Manual vs. Automatic Operation of Interlock Systems
Operation of an interlock system may take place either through manual or automatic trip.
In a manual trip, the interlock system is manually actuated from a switch or pushbutton, which may be located on a local panel in the field or in the control room. A manual trip allows an operator to trip the system independently of the interlock system in the event of a hazardous situation developing.
An automatic trip, as the name implies, is automatically activated when a hazardous situation is detected. A common example is the de-energizing of a solenoid valve that fails a control valve to its safe position.
Manual vs. Automatic Reset of Interlocks
A tripped component (e.g. a solenoid valve) needs to be reset after a trip had been initiated. The reset may be done either automatically or manually.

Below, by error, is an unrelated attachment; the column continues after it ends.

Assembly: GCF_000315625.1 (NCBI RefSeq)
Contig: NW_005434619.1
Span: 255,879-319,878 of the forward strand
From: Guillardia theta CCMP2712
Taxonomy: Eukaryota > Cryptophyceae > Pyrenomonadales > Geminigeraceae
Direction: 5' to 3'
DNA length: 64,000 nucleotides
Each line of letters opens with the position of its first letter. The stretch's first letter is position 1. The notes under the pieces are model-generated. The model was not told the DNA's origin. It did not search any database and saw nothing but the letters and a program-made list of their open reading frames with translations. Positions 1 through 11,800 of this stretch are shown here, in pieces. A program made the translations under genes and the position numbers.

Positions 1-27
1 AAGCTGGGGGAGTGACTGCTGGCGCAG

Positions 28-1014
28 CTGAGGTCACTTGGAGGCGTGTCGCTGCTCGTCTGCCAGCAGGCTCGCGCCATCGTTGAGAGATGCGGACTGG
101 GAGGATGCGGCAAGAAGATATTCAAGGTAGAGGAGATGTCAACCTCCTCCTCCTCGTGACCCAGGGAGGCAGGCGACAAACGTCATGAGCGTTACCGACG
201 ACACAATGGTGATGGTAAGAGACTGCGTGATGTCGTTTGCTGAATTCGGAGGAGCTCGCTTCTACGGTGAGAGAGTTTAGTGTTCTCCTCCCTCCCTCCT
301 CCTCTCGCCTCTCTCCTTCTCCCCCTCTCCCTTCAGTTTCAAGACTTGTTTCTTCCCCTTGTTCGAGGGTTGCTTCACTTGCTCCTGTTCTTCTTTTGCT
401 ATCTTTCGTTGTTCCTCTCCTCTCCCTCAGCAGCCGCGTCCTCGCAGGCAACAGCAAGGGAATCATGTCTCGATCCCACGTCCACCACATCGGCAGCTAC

Self-Canceling Interlock has automatic reset that returns the interlock system to normal operation when the usual process conditions had been re-established or when the offending situation had been effectively dealt with.
Manual Reset Interlock requires the operator to re-initiate the process before continuing the operation of the equipment involved. This method is generally preferable over automatic reset because it requires an investigation of the possible causes for the trip. Positive action by the operating personnel to return the operating conditions to normal is required before the interlock can be cancelled.
Manual reset on a solenoid valve is most commonly carried out by the use of a latching lever that locks the valve when a trip occurs. Unlatch of the lever is required to return the solenoid valve to its normal operation. Alternatively, a solenoid valve can simply be reset by the use of a pushbutton that energizes the valve.